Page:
PAKISTAN faces a total of $3.7 billion of debt payments starting this month, Fitch Ratings said, according to Bloomberg.
“About $700 million of maturities are due in May and another $3 billion in June,” Krisjanis Krustins, a Hong Kong-based director at Fitch, said in an emailed response quoted by Bloomberg.
Fitch expects $2.4 billion of deposits and loans from China will be rolled over, the report added. The debt payments underscore the crucial need for Pakistan to resume its bailout programme with the International Monetary Fund (IMF) that has been stalled since November last year.
A successful staff-level agreement (SLA) for the 9th review will unlock a $1.1-billion tranche. Currently, foreign exchange reserves held by the State Bank of Pakistan (SBP) are at $4.46 billion, barely enough for a month of essential imports. “Our base case is still that Pakistan and the IMF will reach an agreement on the program review,” Krustins was quoted as saying.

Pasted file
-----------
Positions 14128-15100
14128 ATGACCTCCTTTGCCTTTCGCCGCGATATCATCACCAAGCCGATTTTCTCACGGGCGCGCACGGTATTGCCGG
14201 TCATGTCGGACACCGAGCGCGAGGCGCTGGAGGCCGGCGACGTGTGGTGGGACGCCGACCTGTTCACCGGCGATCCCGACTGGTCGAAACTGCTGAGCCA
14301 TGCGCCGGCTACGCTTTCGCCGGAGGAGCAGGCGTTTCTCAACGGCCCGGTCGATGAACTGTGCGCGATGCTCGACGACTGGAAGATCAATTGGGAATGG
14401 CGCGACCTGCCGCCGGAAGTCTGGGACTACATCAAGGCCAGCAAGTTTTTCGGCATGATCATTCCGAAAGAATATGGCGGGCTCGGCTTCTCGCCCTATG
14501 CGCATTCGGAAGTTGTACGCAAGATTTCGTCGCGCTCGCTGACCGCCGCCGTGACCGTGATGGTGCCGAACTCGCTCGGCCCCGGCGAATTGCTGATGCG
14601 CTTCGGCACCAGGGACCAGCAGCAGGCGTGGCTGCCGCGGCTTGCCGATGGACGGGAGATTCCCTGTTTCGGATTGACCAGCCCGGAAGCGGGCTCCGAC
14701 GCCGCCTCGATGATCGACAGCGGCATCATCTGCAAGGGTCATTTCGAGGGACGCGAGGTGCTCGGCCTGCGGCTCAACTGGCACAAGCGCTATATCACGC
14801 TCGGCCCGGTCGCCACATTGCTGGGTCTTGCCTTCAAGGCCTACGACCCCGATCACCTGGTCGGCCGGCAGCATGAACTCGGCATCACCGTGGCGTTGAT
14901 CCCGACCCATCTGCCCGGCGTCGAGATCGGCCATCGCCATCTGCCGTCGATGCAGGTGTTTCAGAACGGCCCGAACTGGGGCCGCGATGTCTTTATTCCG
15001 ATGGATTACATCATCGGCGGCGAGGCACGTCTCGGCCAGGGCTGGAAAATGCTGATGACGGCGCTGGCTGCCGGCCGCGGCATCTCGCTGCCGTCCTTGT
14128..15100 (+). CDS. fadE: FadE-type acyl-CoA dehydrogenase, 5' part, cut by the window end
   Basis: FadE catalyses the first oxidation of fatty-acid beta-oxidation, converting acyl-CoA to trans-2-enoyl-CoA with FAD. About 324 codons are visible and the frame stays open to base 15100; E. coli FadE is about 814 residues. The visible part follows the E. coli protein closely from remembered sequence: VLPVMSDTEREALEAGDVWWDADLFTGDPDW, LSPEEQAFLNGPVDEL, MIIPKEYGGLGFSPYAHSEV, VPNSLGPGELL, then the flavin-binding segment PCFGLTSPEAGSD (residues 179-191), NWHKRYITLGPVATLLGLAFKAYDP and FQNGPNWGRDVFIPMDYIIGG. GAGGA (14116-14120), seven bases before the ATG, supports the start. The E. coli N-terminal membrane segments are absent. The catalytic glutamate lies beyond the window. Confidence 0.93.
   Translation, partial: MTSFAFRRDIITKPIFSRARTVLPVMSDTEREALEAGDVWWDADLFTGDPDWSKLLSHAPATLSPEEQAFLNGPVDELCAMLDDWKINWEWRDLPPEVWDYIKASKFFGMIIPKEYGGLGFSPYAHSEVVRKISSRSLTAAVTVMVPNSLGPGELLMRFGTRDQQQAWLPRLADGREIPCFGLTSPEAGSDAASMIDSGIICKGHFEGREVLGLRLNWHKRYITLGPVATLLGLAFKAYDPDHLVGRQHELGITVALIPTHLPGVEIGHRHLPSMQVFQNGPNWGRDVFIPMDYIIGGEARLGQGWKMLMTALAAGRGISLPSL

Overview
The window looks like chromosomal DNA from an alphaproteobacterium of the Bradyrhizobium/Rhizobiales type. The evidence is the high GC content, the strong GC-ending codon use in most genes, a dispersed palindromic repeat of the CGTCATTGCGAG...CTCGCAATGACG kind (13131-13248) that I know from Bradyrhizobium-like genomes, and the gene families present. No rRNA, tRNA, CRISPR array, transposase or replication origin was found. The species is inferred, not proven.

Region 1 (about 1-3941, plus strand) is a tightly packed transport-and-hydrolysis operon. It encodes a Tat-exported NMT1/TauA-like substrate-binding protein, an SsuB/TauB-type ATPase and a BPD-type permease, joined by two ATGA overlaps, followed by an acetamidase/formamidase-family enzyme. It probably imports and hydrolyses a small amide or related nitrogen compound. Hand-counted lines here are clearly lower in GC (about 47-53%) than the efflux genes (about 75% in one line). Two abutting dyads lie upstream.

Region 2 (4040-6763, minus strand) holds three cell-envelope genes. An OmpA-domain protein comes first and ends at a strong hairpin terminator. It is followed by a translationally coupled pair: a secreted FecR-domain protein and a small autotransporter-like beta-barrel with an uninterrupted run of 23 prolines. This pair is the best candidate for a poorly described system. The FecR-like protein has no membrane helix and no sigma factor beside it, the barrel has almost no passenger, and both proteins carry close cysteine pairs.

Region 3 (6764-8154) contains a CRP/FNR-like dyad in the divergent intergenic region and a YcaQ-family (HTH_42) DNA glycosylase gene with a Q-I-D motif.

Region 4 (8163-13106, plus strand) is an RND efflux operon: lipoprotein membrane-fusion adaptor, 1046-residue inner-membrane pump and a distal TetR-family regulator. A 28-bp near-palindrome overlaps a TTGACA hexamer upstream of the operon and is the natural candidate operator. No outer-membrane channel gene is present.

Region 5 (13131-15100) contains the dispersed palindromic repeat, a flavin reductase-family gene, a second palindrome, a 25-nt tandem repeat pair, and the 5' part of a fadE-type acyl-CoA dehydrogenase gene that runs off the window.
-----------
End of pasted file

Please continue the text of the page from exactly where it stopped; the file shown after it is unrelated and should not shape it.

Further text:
However, the analyst warned that the risks are large and the rating cut in February reflected that a default or debt restructuring is an increasingly real possibility for Pakistan.
Last month, the IMF mission chief said the lender is looking forward to obtaining the necessary financing assurances as soon as possible to pave the way for the successful completion of the 9th EFF review, a statement that came after Pakistan secured $3 billion in fresh inflow from Saudi Arabia and the UAE.
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